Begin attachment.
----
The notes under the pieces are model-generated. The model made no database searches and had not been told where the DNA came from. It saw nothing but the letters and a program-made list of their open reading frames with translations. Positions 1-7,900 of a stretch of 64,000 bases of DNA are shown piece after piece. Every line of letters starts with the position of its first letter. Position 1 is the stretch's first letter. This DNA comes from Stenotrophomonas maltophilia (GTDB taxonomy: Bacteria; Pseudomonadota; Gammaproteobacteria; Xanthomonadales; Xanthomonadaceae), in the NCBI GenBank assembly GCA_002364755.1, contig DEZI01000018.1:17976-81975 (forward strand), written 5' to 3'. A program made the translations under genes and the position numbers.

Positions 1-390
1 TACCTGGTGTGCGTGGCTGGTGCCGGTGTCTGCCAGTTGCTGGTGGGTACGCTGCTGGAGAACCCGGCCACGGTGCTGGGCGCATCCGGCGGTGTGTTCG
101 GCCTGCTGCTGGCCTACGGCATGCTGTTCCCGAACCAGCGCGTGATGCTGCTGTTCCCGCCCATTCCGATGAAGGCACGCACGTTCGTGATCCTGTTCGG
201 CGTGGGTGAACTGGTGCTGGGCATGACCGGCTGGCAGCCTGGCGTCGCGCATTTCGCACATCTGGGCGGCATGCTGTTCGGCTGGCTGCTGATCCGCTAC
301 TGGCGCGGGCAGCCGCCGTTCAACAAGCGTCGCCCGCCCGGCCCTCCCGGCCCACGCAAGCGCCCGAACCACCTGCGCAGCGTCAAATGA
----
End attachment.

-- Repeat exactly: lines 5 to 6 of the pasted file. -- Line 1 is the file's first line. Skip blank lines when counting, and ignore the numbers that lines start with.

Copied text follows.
201 CGTGGGTGAACTGGTGCTGGGCATGACCGGCTGGCAGCCTGGCGTCGCGCATTTCGCACATCTGGGCGGCATGCTGTTCGGCTGGCTGCTGATCCGCTAC
301 TGGCGCGGGCAGCCGCCGTTCAACAAGCGTCGCCCGCCCGGCCCTCCCGGCCCACGCAAGCGCCCGAACCACCTGCGCAGCGTCAAATGA